Online retail brokerage

Charles Schwab


reported that first-quarter earnings after charges fell 3% from a year ago, as a depressed retail trading environment cut into brokerage commissions and net interest revenue on margin loans.

Schwab reported earnings of $94 million, or 7 cents a share, after a $22 million pretax gain for the sale of U.S. Trust assets and a $43 million pretax charge related to restructuring and acquisitions. Revenue for the quarter totaled $1.06 billion. Before the items, the company earned 8 cents a share, matching analysts' estimates.

In the year-ago quarter, the company earned $97 million, or 8 cents a share, after a pretax charge of $23 million, on revenue of $1.2 billion. Schwab also earned 8 cents a share in the fourth quarter of last year.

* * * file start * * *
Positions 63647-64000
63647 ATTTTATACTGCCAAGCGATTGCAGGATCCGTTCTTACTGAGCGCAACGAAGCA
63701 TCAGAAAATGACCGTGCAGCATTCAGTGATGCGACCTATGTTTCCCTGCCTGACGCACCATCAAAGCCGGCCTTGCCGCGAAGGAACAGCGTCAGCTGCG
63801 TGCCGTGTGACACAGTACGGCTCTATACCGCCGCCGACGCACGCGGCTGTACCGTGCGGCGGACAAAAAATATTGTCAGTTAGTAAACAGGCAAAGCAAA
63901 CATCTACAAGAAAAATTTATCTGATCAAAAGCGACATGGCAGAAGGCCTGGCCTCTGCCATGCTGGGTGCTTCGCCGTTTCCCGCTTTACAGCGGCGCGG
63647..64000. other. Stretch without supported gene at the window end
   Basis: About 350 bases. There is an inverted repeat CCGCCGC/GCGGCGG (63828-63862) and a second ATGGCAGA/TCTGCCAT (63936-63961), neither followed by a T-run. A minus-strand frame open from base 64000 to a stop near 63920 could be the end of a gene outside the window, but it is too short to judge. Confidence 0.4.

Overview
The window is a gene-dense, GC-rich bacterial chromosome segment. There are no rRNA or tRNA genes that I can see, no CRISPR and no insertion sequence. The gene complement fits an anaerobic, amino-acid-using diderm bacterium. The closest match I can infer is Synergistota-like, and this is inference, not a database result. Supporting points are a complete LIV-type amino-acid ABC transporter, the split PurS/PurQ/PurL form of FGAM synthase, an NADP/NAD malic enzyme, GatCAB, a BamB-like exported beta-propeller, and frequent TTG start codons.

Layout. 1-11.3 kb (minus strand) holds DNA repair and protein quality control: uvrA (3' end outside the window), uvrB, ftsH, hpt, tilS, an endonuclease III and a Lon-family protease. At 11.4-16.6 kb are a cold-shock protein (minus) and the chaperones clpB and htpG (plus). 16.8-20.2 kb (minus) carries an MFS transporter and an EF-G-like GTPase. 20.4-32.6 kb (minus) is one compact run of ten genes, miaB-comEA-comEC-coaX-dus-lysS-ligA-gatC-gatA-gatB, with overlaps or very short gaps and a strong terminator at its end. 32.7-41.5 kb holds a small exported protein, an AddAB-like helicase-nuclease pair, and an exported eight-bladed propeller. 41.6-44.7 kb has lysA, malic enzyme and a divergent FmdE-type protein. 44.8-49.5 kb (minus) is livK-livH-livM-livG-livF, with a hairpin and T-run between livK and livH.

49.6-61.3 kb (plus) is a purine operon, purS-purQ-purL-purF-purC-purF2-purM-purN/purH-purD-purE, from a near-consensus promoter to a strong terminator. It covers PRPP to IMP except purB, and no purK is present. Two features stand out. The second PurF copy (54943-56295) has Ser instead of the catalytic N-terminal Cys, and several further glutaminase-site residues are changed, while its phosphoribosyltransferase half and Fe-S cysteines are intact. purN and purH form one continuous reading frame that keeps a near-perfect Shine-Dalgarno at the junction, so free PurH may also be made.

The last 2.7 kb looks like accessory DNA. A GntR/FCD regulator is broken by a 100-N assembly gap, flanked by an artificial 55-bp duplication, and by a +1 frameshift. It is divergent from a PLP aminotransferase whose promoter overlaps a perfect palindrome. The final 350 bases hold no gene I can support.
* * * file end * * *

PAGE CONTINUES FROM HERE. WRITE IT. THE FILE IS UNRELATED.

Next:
Brokerage commission revenue fell to $303 million from $408 million in the first quarter of 2001, as trading slumped vs. a year ago. Even as the company added 3 million new client accounts vs. the year-ago quarter, bringing its total to 7.9 million, daily average trades dropped to 147.2 from 173.4 in the year-ago quarter.

With margin loans in decline, net interest revenue dropped to $221 million from $257 million in the first quarter of 2001. Schwab Capital Markets, Schwab's market-making division, saw revenue cut almost in half vs. the year-ago quarter as decimalization slashed revenue per trade.

Schwab's asset management business, which accounts for about 42% of revenue, continued to do well in the first quarter, however. Asset management and administration fees totaled $444 million vs. $411 million in the first quarter of 2001.